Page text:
As mentioned above, there are other tertiary institutions in NZ that offer sport and recreation studies. More importantly there are others in the Auckland region offering Bachelor degrees in sport. This means that AUT University must compete directly for prospective students. However, a key difference between AUT and other Auckland institutions is the extensive cooperative education component undertaken during the final year.
It is common to have the sport and recreation students undertaking their coop within secondary schools, working as part of the sports or dance departments, assisting within PE programs, or undertaking coaching roles. Having coop students out in secondary schools raises the profile of AUT and the sports and recreation degrees. The third year students act as ambassadors for the program, helping raise the profile of the degrees, with the target audience of school leavers.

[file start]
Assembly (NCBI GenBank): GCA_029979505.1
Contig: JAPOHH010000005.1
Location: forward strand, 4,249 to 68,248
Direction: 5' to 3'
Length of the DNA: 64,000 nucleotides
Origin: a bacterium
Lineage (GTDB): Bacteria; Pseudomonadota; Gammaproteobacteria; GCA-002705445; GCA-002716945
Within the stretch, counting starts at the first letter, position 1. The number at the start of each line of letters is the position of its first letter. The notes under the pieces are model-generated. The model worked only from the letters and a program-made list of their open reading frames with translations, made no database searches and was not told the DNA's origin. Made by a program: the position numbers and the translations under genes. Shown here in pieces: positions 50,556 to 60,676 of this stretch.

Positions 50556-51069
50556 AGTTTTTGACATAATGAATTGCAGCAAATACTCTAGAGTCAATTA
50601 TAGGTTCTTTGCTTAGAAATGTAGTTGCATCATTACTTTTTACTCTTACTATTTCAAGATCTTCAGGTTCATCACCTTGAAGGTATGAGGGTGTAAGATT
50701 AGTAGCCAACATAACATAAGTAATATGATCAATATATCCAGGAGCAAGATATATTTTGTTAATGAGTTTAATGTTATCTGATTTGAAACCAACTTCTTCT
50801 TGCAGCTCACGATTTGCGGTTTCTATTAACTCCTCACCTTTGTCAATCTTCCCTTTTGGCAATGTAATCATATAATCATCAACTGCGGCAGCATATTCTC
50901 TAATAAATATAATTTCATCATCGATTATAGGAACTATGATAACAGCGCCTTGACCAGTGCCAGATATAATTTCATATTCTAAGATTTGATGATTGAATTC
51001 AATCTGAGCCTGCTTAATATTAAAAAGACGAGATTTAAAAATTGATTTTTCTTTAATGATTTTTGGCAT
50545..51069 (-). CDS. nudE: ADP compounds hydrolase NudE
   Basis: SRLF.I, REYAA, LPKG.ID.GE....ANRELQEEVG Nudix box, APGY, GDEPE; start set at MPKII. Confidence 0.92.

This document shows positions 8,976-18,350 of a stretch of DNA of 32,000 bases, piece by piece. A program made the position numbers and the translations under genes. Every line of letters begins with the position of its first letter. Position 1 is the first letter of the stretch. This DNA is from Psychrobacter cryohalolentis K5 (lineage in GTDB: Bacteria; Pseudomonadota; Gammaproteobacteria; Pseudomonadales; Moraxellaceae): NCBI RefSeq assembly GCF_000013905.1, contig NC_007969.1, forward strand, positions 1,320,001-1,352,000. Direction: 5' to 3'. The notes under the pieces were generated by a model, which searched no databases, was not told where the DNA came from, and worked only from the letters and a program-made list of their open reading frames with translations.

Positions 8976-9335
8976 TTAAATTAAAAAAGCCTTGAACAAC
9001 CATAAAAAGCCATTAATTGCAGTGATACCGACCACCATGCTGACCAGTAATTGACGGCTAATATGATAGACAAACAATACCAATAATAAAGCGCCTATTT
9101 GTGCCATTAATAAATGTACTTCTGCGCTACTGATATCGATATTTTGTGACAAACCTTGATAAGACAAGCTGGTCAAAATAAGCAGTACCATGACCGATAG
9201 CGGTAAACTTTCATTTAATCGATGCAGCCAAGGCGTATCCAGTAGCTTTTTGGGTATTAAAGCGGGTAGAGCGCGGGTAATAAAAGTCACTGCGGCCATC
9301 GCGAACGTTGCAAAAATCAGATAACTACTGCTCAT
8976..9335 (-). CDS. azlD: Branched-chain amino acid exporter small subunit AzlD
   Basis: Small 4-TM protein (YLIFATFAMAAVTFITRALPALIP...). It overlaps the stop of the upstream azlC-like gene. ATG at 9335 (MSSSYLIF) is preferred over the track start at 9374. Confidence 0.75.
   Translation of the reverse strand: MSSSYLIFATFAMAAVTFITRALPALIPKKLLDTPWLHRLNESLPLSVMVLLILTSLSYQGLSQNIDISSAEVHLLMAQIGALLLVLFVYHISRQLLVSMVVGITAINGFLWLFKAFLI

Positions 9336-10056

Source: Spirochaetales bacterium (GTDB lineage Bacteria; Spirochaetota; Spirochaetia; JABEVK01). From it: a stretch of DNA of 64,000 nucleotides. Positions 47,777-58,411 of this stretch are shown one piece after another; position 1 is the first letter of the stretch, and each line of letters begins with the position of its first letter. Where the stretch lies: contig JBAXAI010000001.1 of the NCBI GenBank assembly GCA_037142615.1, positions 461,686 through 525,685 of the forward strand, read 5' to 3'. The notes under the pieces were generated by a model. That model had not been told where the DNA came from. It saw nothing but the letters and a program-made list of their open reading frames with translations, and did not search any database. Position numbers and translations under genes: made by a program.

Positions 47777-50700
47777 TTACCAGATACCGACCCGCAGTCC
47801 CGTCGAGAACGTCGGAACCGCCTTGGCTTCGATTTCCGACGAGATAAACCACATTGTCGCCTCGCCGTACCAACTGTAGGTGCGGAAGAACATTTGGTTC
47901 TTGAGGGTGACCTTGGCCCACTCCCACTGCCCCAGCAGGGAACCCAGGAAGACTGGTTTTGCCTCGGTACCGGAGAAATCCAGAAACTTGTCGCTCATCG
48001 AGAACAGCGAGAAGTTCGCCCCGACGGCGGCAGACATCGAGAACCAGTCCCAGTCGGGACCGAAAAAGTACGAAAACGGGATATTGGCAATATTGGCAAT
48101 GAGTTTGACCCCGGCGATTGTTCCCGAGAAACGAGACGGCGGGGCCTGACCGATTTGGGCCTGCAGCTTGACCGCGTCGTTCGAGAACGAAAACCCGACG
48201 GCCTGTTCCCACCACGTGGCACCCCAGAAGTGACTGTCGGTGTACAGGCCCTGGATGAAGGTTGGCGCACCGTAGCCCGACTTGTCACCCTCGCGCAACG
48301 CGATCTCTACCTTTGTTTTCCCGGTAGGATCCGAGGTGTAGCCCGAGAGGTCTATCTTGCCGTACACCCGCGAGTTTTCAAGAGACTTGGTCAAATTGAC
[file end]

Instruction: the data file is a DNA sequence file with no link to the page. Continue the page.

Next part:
Increase marketing to mature students
Sports and recreation degrees are relatively new on the scene, having come of age in the last 10-15 years. Therefore, there are a significant number of people within sport and recreations industry who are experienced but do not have a formal qualification. Through the relationships that AUT University develops through their coop students in the industry, there are opportunities for the organisation to profile what it can offer to the target market of experienced recreation personnel.
In addition to the BSR, AUT offers a Graduate Diploma in Sports and Exercise. This is designed with mature students in mind. It is a one-year diploma designed for people who have significant experience working within the industry. Other options for sport and recreation professionals include postgraduate studies with Post Graduate Diplomas, Masters of Health Science, Masters of Business and Doctoral programmes.